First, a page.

Creation still holds some mysteries, and will continue to do so, regardless of human scientific and other progress. Psychic events or supernormal phenomena like telepathy and second sight, necromancy and other transcendental experiences, give clues to the existence of worlds or dimensions different from our own. As it is possible to find references to this in the Qur’an, some Traditions also may be dealt with from this viewpoint.

• As recorded in authentic books of Tradition, Tamim al-Dari, a Christian convert, tells of a hairy creature called “Jassasa” whom he saw in a strange island, and of a gigantic man who lives in a cave and introduces himself as the Dajjal (Anti-Christ). [15] We cannot deny this Tradition on positivistic premises, just as we cannot deny that the breast of our Prophet was burst open.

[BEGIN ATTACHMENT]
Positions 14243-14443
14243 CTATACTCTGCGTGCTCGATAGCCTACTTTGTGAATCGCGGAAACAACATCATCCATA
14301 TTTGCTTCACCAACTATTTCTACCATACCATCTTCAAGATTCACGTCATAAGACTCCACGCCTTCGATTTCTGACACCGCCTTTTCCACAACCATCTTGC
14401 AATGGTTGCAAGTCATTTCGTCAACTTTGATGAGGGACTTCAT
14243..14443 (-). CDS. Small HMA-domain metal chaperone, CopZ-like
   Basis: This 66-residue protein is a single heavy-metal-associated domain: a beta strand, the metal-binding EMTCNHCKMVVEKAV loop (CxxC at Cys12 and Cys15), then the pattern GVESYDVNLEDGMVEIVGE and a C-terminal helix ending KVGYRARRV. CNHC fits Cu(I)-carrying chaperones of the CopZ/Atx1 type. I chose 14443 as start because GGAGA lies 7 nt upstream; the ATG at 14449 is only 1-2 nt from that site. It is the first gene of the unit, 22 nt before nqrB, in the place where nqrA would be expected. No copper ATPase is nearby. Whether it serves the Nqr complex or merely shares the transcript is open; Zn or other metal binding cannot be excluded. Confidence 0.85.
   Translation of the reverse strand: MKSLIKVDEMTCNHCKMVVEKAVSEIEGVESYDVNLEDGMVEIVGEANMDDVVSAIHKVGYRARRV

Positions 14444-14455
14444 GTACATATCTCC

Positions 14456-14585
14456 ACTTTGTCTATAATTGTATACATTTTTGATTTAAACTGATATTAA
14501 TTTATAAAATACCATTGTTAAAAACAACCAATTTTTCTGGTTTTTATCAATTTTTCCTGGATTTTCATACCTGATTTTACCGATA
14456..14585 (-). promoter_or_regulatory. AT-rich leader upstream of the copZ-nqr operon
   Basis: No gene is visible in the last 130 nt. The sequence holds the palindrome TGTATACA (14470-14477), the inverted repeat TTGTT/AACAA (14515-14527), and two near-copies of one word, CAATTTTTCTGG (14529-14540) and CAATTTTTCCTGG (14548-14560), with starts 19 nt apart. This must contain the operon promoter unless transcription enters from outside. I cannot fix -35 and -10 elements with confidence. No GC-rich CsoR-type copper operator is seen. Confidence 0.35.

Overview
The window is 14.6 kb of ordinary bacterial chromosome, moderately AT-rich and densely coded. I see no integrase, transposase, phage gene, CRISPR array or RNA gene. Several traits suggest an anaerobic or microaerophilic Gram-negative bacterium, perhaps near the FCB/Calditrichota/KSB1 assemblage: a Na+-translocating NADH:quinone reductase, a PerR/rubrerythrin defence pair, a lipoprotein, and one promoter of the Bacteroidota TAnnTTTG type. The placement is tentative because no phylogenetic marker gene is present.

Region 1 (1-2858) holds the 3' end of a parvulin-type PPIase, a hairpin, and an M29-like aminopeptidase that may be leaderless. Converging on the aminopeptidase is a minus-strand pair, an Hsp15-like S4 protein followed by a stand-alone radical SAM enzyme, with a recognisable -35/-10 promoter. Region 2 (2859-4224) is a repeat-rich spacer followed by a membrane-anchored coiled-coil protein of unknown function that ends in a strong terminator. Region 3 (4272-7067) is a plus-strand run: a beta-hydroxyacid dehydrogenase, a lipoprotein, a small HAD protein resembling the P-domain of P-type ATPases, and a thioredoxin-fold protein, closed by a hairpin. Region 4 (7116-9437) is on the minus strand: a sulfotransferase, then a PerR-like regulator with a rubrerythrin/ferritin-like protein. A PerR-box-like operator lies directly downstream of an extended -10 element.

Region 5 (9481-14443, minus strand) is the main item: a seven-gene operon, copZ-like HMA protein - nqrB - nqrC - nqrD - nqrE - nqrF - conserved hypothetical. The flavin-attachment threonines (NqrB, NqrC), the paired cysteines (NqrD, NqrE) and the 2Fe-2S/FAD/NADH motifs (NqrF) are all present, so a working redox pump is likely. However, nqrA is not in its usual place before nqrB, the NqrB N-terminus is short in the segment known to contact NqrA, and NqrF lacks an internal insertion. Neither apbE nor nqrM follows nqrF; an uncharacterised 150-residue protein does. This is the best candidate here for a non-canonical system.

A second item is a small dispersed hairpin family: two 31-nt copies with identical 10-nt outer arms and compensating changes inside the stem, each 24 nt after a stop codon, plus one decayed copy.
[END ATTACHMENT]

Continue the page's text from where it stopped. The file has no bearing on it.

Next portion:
• Another Tradition that we can deal with partly from the same viewpoint is that God enjoined 50 daily prayers during the Ascension of Prophet Muhammad. On his return, Moses warned him about the difficulty of such an order. After the Prophet’s repeated appeals, God reduced the number to five. [16]

There are delicate points in the hadith. God is All-Forgiving, and although He knows how many prayers a day His servants can endure, He expects them to pray to Him for forgiveness and to realize their goals. Praying or supplicating is a mystery of servanthood to God and the cornerstone of servanthood. When servants perceive their poverty, inadequacy, and impotence, they come to depend on their Master’s absolute and infinite Richness and Power, thereby acquiring immeasurable power and inexhaustible wealth. Servants should be repeatedly reminded of this fundamental point so that they are not left to their carnal, evil-commanding, and self-conceited selves. If they are not so reminded, they are subject to incurable, unrecoverable helplessness and destitution.